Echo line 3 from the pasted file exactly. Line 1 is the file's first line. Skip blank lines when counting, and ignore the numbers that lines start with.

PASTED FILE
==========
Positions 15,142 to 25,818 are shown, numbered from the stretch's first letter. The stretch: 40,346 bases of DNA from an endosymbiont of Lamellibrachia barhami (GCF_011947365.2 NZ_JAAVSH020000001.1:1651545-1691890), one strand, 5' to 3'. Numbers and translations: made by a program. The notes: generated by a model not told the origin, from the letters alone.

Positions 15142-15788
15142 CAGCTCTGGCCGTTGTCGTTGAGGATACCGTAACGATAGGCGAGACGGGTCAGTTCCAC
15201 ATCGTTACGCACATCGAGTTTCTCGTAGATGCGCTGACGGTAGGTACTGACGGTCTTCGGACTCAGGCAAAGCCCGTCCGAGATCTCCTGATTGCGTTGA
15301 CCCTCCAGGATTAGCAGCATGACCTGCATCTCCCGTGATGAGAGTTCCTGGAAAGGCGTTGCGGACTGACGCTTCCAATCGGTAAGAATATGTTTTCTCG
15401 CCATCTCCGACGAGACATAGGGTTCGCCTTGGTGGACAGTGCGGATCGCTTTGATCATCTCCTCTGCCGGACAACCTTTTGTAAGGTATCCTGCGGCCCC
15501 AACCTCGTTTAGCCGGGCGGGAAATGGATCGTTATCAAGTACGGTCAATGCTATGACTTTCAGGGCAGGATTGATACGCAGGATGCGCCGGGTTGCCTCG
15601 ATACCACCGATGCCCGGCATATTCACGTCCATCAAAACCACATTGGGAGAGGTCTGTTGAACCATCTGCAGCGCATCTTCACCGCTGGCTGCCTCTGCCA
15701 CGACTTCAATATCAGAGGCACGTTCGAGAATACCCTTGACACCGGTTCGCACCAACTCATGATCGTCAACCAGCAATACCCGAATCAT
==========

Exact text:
15142 CAGCTCTGGCCGTTGTCGTTGAGGATACCGTAACGATAGGCGAGACGGGTCAGTTCCAC